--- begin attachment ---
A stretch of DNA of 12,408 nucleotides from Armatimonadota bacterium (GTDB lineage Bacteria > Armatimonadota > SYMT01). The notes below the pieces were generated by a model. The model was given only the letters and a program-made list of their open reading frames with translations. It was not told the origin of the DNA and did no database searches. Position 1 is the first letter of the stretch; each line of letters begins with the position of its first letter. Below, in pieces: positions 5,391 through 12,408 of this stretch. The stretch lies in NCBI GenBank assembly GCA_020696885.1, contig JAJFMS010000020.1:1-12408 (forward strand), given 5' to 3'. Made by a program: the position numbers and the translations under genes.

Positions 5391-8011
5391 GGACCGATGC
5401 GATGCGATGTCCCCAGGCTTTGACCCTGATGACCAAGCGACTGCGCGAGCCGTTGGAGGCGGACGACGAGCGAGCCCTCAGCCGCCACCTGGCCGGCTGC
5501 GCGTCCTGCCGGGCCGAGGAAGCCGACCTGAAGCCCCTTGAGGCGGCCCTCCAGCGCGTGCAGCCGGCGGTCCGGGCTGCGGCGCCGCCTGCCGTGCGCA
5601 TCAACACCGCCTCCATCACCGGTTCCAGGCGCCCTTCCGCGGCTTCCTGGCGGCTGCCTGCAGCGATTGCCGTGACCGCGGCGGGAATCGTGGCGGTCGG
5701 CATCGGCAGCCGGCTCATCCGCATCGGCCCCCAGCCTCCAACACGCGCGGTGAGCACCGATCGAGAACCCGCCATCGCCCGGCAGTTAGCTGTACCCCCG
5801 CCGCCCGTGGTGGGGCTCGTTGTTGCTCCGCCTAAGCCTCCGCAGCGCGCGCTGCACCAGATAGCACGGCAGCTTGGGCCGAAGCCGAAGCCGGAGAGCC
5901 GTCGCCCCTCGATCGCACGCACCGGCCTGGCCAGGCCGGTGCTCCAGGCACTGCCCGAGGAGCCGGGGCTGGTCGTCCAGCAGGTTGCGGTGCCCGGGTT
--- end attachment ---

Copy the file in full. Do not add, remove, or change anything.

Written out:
A stretch of DNA of 12,408 nucleotides from Armatimonadota bacterium (GTDB lineage Bacteria > Armatimonadota > SYMT01). The notes below the pieces were generated by a model. The model was given only the letters and a program-made list of their open reading frames with translations. It was not told the origin of the DNA and did no database searches. Position 1 is the first letter of the stretch; each line of letters begins with the position of its first letter. Below, in pieces: positions 5,391 through 12,408 of this stretch. The stretch lies in NCBI GenBank assembly GCA_020696885.1, contig JAJFMS010000020.1:1-12408 (forward strand), given 5' to 3'. Made by a program: the position numbers and the translations under genes.

Positions 5391-8011
5391 GGACCGATGC
5401 GATGCGATGTCCCCAGGCTTTGACCCTGATGACCAAGCGACTGCGCGAGCCGTTGGAGGCGGACGACGAGCGAGCCCTCAGCCGCCACCTGGCCGGCTGC
5501 GCGTCCTGCCGGGCCGAGGAAGCCGACCTGAAGCCCCTTGAGGCGGCCCTCCAGCGCGTGCAGCCGGCGGTCCGGGCTGCGGCGCCGCCTGCCGTGCGCA
5601 TCAACACCGCCTCCATCACCGGTTCCAGGCGCCCTTCCGCGGCTTCCTGGCGGCTGCCTGCAGCGATTGCCGTGACCGCGGCGGGAATCGTGGCGGTCGG
5701 CATCGGCAGCCGGCTCATCCGCATCGGCCCCCAGCCTCCAACACGCGCGGTGAGCACCGATCGAGAACCCGCCATCGCCCGGCAGTTAGCTGTACCCCCG
5801 CCGCCCGTGGTGGGGCTCGTTGTTGCTCCGCCTAAGCCTCCGCAGCGCGCGCTGCACCAGATAGCACGGCAGCTTGGGCCGAAGCCGAAGCCGGAGAGCC
5901 GTCGCCCCTCGATCGCACGCACCGGCCTGGCCAGGCCGGTGCTCCAGGCACTGCCCGAGGAGCCGGGGCTGGTCGTCCAGCAGGTTGCGGTGCCCGGGTT